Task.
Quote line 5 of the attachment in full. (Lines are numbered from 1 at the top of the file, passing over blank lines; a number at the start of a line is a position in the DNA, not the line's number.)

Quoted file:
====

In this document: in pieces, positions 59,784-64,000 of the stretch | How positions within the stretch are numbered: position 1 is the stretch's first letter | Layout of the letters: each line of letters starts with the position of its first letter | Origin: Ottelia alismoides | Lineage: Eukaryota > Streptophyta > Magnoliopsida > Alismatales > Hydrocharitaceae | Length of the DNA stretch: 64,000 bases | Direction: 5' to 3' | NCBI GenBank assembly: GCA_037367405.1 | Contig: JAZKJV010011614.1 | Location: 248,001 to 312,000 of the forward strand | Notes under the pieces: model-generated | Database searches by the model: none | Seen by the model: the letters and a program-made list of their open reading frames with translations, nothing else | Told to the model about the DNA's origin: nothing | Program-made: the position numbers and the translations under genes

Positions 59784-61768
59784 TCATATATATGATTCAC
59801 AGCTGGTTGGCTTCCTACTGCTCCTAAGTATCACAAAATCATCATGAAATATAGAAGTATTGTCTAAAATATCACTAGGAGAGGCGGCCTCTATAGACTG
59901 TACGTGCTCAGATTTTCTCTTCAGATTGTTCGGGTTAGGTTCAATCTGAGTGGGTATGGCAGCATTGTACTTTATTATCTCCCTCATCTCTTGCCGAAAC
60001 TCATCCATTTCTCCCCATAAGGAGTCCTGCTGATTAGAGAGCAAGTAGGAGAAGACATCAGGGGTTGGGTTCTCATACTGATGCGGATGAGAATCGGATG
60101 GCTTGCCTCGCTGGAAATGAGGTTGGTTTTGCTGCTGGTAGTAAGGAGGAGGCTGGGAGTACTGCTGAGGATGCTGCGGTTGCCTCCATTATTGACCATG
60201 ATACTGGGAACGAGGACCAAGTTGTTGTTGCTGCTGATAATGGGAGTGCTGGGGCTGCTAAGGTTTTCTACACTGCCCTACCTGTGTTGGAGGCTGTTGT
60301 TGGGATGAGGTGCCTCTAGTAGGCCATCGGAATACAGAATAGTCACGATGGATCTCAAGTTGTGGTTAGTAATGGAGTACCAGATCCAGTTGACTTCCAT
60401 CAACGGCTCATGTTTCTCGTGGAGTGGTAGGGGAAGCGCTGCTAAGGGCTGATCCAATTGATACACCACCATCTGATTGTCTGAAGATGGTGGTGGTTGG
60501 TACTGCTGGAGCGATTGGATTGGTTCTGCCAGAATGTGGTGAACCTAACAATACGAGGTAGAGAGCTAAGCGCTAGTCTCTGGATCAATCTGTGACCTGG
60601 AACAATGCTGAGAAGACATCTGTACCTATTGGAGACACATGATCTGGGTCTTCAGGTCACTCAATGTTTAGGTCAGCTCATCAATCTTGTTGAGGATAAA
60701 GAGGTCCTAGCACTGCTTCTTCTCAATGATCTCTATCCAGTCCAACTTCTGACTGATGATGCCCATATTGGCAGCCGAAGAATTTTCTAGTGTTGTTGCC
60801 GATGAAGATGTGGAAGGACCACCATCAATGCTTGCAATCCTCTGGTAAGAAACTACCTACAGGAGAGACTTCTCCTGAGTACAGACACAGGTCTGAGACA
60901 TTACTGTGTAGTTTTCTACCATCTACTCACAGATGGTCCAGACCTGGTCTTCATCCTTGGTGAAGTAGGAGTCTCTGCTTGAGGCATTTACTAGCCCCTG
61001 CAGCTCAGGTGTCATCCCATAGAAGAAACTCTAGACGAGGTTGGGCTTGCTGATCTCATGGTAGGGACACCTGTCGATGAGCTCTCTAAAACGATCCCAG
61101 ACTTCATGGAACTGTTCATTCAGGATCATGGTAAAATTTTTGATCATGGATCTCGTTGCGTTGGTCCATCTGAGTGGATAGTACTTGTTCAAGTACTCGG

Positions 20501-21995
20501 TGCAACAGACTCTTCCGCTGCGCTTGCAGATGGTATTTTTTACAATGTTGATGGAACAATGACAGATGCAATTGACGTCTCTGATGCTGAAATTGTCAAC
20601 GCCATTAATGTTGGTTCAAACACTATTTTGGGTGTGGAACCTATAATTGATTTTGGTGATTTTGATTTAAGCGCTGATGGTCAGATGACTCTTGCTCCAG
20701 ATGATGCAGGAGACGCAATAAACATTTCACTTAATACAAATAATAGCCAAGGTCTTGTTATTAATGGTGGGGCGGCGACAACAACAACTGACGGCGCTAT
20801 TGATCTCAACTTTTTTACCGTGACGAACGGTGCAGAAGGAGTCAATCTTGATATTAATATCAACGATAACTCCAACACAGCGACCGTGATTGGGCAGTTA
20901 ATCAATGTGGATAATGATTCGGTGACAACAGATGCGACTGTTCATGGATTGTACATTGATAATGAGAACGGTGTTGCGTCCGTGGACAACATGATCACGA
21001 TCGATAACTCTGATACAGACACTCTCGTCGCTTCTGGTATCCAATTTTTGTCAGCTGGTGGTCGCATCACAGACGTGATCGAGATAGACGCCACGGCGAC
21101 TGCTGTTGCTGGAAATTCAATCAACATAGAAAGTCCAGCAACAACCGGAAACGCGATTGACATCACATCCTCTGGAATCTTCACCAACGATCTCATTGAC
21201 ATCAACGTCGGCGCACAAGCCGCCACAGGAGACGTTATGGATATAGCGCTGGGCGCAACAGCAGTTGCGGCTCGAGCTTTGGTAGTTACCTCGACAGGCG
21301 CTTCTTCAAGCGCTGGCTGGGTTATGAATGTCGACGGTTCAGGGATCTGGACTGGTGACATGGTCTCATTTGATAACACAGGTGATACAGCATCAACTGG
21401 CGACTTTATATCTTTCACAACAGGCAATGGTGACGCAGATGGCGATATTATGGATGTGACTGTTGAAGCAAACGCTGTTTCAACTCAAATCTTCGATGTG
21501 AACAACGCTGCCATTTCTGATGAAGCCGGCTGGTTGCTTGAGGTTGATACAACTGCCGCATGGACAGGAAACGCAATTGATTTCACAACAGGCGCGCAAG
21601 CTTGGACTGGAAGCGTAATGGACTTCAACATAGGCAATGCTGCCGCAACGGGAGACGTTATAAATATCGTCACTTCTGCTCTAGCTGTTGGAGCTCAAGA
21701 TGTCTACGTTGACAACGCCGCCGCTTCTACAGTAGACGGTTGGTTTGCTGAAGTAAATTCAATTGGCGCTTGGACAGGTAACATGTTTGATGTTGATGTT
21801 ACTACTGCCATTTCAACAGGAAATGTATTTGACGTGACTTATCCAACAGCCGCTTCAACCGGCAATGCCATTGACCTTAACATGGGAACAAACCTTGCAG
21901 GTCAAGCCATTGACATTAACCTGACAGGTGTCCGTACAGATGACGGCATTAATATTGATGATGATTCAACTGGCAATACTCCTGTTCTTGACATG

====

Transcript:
59901 TACGTGCTCAGATTTTCTCTTCAGATTGTTCGGGTTAGGTTCAATCTGAGTGGGTATGGCAGCATTGTACTTTATTATCTCCCTCATCTCTTGCCGAAAC